It's Not Exploitation If You Chose To Take Part

from the repeat-after-me dept

Well, the buzz of the weekend seems to be around a New York Times op-ed by musician Billy Bragg upset about the sale of Bebo to AOL earlier this month. Bragg's complaint is an old one that we've heard before: Because musicians chose to put their music on Bebo and that helped attract users, don't they deserve some of the $850 million that Bebo got from AOL. Not surprisingly, Nick Carr, who has been pushing this obviously false notion that "user-generated content" is exploitation, comes to Bragg's defense with his usual technique: sound smart, make some interesting points, and then wrap it up with a conclusion that is in absolutely no way supported by the facts.

Let's break this down. The first complaint is that somehow Bebo was "using" this music for "free." This is false. There was a fair trade in an open marketplace that made this happen. Bebo offered musicians a chance to promote themselves (for free) to its community. Musicians accepted this offer, and in exchange, provided their music for free. No one was forced into it. No one was compelled to do it. If either party felt the other was unfair they could choose not to engage in the trade -- and they could also vocally complain. In fact, Bragg did just that when he felt MySpace's terms were unfair, and they changed them. So by choosing to accept Bebo's terms, clearly they were perfectly acceptable. It was a fair trade.

Bragg goes on to assert: "The musicians who posted their work on Bebo.com are no different from investors in a start-up enterprise. Their investment is the content provided for free while the site has no liquid assets. Now that the business has reaped huge benefits, surely they deserve a dividend." Actually, they're very different from investors. Investors made a very different trade. They traded money for equity. Again, it was the fair and open market that allowed that. If Bragg had wanted to trade music for equity, he should have discussed it before... not after. You can be sure that any investors in Bebo didn't ask to change the terms of the deal after the buyout went through.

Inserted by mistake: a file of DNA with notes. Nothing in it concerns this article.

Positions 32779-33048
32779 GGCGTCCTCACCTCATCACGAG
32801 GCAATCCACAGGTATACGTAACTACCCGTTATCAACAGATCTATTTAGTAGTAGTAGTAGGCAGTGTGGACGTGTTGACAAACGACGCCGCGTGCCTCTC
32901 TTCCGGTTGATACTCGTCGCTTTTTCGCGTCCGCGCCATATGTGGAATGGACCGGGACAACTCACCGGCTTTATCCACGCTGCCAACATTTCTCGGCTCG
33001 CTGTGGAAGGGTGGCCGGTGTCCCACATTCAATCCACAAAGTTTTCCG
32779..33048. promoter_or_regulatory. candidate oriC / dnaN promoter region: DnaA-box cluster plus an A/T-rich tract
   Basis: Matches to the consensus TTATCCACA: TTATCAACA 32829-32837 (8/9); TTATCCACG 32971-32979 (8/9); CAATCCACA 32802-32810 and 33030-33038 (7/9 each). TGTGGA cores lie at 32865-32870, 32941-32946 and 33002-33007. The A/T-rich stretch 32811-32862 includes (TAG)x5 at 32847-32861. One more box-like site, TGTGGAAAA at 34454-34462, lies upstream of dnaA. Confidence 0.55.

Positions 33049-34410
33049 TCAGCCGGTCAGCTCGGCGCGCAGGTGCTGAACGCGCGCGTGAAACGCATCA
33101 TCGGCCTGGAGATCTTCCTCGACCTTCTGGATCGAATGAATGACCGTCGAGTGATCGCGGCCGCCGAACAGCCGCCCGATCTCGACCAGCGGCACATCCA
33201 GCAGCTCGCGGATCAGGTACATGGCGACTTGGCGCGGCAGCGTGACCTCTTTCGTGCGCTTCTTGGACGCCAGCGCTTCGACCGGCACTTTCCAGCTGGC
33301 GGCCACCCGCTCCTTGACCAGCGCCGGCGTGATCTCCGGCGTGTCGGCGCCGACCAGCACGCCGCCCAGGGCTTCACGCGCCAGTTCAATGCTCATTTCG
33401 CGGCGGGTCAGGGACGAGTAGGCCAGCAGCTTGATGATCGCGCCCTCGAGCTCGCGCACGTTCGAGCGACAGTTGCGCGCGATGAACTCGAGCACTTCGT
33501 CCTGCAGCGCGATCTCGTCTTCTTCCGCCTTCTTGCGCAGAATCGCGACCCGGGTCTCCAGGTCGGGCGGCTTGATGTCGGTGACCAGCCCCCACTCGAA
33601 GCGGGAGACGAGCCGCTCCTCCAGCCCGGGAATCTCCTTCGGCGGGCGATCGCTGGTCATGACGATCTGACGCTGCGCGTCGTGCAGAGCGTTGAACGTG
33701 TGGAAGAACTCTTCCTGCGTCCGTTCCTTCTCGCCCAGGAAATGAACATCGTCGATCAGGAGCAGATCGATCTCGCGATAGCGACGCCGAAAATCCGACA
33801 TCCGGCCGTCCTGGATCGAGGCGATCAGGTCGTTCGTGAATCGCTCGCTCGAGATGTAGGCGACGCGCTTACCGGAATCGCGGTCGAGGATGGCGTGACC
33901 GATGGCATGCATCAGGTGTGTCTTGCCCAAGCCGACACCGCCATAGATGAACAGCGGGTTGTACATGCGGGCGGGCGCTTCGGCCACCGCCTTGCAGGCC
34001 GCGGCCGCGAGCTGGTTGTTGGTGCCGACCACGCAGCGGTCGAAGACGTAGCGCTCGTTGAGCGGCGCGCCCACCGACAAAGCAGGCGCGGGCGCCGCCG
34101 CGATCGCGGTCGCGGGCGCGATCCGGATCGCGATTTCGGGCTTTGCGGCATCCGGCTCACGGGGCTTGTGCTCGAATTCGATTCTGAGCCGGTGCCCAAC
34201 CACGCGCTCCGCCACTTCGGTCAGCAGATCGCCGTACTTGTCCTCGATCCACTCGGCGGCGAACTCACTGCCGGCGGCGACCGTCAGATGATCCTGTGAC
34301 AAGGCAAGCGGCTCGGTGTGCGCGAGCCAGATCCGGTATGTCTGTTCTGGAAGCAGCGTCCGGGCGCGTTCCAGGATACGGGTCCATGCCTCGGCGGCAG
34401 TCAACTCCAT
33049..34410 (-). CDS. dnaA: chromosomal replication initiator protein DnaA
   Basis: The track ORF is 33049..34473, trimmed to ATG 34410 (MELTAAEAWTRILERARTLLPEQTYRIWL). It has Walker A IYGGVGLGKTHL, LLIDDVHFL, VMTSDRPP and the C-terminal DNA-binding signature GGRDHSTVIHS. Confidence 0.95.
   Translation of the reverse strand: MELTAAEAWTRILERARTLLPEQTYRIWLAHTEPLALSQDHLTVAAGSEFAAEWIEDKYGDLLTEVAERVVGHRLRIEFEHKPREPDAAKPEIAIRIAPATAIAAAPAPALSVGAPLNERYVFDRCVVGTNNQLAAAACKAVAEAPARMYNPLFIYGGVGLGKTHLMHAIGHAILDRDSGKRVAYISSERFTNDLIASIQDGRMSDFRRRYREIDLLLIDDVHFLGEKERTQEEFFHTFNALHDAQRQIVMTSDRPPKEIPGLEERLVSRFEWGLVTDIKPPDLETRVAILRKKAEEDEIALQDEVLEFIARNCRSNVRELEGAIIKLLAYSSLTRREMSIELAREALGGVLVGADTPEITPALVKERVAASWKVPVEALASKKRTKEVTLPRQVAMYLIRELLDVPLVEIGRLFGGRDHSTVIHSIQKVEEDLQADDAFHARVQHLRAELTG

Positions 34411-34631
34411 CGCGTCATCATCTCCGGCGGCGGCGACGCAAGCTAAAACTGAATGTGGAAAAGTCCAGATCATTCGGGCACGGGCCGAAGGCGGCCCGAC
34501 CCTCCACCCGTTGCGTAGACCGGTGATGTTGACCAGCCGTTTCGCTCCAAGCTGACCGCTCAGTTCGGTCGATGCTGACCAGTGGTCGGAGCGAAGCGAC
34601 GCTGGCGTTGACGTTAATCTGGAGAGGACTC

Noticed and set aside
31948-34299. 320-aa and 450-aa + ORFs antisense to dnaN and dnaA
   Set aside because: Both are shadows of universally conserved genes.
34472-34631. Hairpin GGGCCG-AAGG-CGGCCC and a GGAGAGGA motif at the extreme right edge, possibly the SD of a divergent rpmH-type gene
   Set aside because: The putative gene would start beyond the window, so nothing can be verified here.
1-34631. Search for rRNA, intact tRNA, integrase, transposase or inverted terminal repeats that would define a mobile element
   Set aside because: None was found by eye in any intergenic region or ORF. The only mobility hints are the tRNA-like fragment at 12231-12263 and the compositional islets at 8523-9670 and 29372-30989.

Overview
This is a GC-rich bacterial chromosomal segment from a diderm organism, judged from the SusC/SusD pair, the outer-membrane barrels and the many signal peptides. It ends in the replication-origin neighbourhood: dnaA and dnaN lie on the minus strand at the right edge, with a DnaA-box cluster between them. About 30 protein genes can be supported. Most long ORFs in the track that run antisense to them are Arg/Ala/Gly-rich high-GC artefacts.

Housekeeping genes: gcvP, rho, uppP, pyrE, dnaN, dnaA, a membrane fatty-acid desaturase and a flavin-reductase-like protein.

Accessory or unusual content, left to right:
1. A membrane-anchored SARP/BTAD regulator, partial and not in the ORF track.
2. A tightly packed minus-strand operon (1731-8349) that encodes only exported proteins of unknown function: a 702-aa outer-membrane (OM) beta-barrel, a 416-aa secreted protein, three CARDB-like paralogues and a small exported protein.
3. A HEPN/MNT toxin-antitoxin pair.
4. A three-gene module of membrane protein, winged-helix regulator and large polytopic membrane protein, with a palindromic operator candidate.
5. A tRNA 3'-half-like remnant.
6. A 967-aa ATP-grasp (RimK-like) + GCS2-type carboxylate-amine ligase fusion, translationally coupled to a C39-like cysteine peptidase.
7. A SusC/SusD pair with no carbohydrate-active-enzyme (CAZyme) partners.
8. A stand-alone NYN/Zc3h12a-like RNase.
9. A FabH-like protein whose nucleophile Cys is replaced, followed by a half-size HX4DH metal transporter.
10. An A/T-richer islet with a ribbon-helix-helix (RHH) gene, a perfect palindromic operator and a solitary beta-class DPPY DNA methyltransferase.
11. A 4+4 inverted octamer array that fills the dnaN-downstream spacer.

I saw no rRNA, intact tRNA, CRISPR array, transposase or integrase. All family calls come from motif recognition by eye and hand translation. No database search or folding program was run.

Complaining after the fact about what happened is like selling a bunch of wood to a builder for a few thousand dollars, and then complaining when he turns that into a million dollar house. Was the wood seller exploited? No. He made the fair trade, and the builder was then free to do what he wanted.

Nick Carr's response to all of this is especially wrong. He writes: "When challenged in this way, the plantation owners counter that they are doing musicians a favor by providing them with a place to promote their work." That is incorrect in so many ways it would take another whole post to get through them all. But let's take the simple point: no one is saying they are doing musicians "a favor." They are saying that there's a fair trade. You give music, we give promotion. No favors at all.

Carr and Bragg go on to use radio as an example, noting that it pays royalties, so why shouldn't social networking sites. This is incorrect for a variety of reasons. First, in the US at least, radios do not pay musicians royalties. This was a decision made by the government that since musicians benefit from airplay, no royalties are needed for the musicians (other royalties are paid for composers and publishers). However, much more to the point was that for most of the history of popular music, those royalties have been meaningless -- as record labels went through all sorts of contortions to have the money go in the other direction. What's sometimes called "payola" has gone on for years, with the record labels effectively bribing radio stations to get music on the air -- recognizing that the promotional value greatly outweighed the royalties coming in.